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Thought it might be good to start a re every time line on individual posts with time brackets. We are all different but it would to see where people are at and to give those in waiting what to expect

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  • Posted

    Good idea...I certainly needed this.

    My surgeon told me I would want to murder him for the first 4 weeks, and then I would start to see the improvements. How true!

    I am now 4 and half weeks after unicompartmental knee replacement and suddenly the pain is receding, I am getting a better range of movement, I am about to jettison my single crutch for a stick just outdoors. I can do a few stairs leg over leg, I can sit more comfortably. I still need a pillow between my legs in bed and find it difficult to get comfortable. I have reduced painkillers except at night and am walking a littlefurther each day.

    the leg still plays up in the evenings...shooting pains and a general acheing.

    Is anyone allowed to mention sex here.....difficult!

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    • Posted

      Good idea! 

      I'm 9 weeks tomorrow. No pain but lots of stiffness 

      And tight hamstrings. And a swelling behind my knee which hampers bend. 

      But i have 120 bend and almost zero straighten. 

      Not quite. That's been the difficult bit. 

      Now Laying on the floor to straighten the leg better. 

      Massaging the scar often to lessen scar tissue. 

      Can kneel on the op knee on a cushion. 

      Stairs ok with a stick. Walking still awkward without the stick but uphill is ok. 

      Downhill is horrible - quite sore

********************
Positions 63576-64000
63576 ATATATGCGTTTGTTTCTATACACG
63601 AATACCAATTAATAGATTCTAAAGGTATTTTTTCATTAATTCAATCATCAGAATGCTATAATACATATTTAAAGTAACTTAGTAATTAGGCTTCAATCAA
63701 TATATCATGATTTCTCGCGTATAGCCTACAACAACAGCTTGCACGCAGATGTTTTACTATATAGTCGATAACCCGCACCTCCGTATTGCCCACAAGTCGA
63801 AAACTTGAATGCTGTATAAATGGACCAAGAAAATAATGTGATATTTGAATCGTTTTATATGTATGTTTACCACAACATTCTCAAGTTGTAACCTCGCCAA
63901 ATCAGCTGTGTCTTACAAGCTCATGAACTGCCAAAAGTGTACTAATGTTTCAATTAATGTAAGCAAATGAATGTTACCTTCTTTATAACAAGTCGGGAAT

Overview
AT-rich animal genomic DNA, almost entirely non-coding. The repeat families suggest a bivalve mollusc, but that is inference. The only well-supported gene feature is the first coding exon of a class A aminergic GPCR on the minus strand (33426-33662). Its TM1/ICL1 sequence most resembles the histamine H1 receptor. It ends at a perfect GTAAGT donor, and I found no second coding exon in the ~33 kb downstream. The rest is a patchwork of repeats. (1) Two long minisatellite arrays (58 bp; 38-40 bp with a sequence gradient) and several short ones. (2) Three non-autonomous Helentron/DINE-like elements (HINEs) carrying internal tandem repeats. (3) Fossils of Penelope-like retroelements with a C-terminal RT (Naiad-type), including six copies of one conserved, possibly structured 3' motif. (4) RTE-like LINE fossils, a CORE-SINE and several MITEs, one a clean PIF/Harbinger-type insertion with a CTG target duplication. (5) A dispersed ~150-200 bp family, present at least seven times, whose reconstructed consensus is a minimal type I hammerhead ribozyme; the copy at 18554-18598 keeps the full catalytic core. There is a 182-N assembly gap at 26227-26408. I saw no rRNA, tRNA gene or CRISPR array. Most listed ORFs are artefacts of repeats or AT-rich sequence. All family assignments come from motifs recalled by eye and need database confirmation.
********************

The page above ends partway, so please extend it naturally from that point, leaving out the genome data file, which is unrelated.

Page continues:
Now doing hydrotherapy. Weights at home and just bought a pedal exerciser. 

      Sex. Hilarious keeping the knee safe lol

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  • Posted

    Great idea!

    I'm 41 and my surgery was Tibial Tuberosity transfer, lateral release, arthroscopy and capsulorrhaphy (90 min surgery). I was only in hospital overnight and the physio had me partial weight bearing on crutches first thing the next morning.

    I was off Endone (oxycontin) after 3 days and only needed the odd paracetamol for the first week. The other thing that noone told me was the whole toilet situation! Make sure you take some kind of mild laxative after surgery or you may get blocked up, a tsp of coconut oil each day did the trick for me 😜.

    I was in a straight leg brace for 2 weeks, but I started rehab 3 days post op and we were doing mild passive flexion and massage (lymph drainage) in those sessions.

    I started swimming at the end of week 2 post op, but I did have a waterproof dressing for the first 2 sessions.

    I was down to one crutch at the end of week 3 and didn't use it around the house. By week 4 I was only using the single crutch when I was going to be out for a while and I was also driving again. I also started getting into massaging the scar at around the end of week 3; I use aloe vera gel and cocoa butter.